Alaska editorial: Raising doubts about the hunting, fishing numbers

Posted: Tuesday, August 28, 2007

It comes as little surprise that the percentage of Americans who hunt and fish is declining. That's what you'd expect in a society that has steadily become less rural and more urban and suburban for several generations.

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But according to a nationwide U.S. Fish and Wildlife Service survey, both hunting and fishing have declined in Alaska - hunting by 24 percent, fishing by 26 percent since 2001.


Those are big numbers, and a cold slap to our state's mystique of hardy folks taking half-ton moose and rod-bending kings.

At the same time, the survey found "wildlife viewing" in Alaska increased by 22 percent. That's not hard to believe, given the increasing popularity of photography, ecotourism and adventures like whitewater rafting, mountain biking and hiking.

So, praise be to Bambi's mother, have we gone from red-blooded to green-haloed? Can't pull the trigger, can't set the hook?

"You sure don't see it in the field," said Bruce Bartley, information officer for the state Department of Fish and Game. "It just seems like there's more people everywhere."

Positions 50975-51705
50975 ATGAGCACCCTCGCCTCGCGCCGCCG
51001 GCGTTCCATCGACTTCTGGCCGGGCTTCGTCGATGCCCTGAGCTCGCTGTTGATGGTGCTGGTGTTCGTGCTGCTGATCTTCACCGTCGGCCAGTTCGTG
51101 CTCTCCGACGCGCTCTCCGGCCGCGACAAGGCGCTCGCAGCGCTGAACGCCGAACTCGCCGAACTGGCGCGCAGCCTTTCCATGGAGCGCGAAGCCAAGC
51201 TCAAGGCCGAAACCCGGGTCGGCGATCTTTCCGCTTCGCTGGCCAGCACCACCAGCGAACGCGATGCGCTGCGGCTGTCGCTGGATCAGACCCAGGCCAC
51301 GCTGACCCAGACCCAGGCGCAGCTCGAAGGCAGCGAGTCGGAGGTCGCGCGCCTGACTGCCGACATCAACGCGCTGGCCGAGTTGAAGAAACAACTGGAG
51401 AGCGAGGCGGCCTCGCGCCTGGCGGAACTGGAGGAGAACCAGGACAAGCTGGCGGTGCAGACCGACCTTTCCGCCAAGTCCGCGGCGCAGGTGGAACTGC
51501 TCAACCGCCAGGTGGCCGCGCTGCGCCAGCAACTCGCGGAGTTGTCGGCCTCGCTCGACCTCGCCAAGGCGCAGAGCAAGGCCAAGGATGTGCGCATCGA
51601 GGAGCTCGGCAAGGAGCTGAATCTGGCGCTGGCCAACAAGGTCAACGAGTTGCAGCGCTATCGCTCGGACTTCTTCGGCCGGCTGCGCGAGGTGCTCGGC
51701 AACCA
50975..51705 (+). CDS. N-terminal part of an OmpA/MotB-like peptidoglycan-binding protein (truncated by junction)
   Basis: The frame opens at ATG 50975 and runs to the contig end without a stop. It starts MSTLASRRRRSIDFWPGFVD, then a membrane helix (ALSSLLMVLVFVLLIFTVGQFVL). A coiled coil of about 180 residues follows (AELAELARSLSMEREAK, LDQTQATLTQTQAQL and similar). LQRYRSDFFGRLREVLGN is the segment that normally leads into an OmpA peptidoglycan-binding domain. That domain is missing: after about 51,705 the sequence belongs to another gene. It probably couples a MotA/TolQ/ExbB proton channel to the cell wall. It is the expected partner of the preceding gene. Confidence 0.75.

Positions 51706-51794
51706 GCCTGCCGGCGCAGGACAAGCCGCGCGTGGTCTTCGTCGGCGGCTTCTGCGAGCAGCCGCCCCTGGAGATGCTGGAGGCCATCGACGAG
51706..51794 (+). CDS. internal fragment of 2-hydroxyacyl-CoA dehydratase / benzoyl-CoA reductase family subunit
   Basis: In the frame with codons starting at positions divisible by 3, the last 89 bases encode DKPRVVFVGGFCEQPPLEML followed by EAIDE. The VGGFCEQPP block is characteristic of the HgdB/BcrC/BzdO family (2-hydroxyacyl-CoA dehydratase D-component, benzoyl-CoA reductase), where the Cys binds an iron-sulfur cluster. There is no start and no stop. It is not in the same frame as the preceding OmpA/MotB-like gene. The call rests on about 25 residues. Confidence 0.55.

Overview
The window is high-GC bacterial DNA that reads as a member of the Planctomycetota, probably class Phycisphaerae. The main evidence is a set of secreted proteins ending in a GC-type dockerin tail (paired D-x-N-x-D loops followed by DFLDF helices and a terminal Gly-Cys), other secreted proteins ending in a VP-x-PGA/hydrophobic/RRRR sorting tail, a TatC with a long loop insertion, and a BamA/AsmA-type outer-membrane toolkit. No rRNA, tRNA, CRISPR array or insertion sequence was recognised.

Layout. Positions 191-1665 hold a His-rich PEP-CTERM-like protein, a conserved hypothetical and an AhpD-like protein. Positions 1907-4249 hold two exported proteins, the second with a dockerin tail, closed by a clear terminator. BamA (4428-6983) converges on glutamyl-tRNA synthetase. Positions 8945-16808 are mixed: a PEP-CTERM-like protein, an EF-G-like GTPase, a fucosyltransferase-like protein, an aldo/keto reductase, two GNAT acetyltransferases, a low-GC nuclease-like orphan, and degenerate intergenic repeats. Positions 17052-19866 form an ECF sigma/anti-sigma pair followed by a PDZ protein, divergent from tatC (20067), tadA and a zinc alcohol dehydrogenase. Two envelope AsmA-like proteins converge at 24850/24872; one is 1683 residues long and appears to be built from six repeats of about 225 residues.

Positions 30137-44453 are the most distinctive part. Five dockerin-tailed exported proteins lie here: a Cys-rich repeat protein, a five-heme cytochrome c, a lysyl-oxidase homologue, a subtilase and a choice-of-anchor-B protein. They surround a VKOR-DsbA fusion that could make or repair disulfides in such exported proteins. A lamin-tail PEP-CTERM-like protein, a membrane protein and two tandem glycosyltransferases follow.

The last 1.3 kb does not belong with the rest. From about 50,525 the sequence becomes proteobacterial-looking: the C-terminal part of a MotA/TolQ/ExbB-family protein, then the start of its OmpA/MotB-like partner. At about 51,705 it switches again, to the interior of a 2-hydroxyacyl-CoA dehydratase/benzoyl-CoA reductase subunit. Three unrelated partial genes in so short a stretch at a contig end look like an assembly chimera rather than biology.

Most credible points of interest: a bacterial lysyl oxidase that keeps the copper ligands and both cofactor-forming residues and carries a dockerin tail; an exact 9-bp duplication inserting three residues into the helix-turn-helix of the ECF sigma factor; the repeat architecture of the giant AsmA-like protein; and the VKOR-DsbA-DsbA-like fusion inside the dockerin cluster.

You don't see it in Fish and Game's licensing statistics, either.

In 2006, the state sold 499,451 fishing licenses (including to nonresidents). That's a 10 percent increase from 2001, when the state sold 453,219 fishing licenses.

Even granted that not all license buyers go fishing, the state's license numbers put the feds' survey numbers into question. What does appear to be true is that a slightly smaller percentage of Alaskans are hunting and fishing.

In 2001, 39 percent of Alaskans age 16 and older had fishing licenses. In 2006, that number was 37 percent.

Comparable figures for hunting showed little change, from 18.6 percent in 2001 to 18.2 percent in 2006.

It's hard to see how the federal survey could find a 25 percent drop in hunting and fishing in Alaska over the last five years. We still have more hunters than permits, and combat fishing is still a current event, not history.

The increase reported in all the "viewing" activities is welcome. The more Alaskans head out into the wild, the stronger the constituency to take care of wild areas and the healthier we'll tend to be. Those activities and hunting and fishing are not mutually exclusive, and that's good.

Crunch numbers as you will, but as long as salmon spawn, trout rise and moose browse, Alaska will be a hunting and fishing state.

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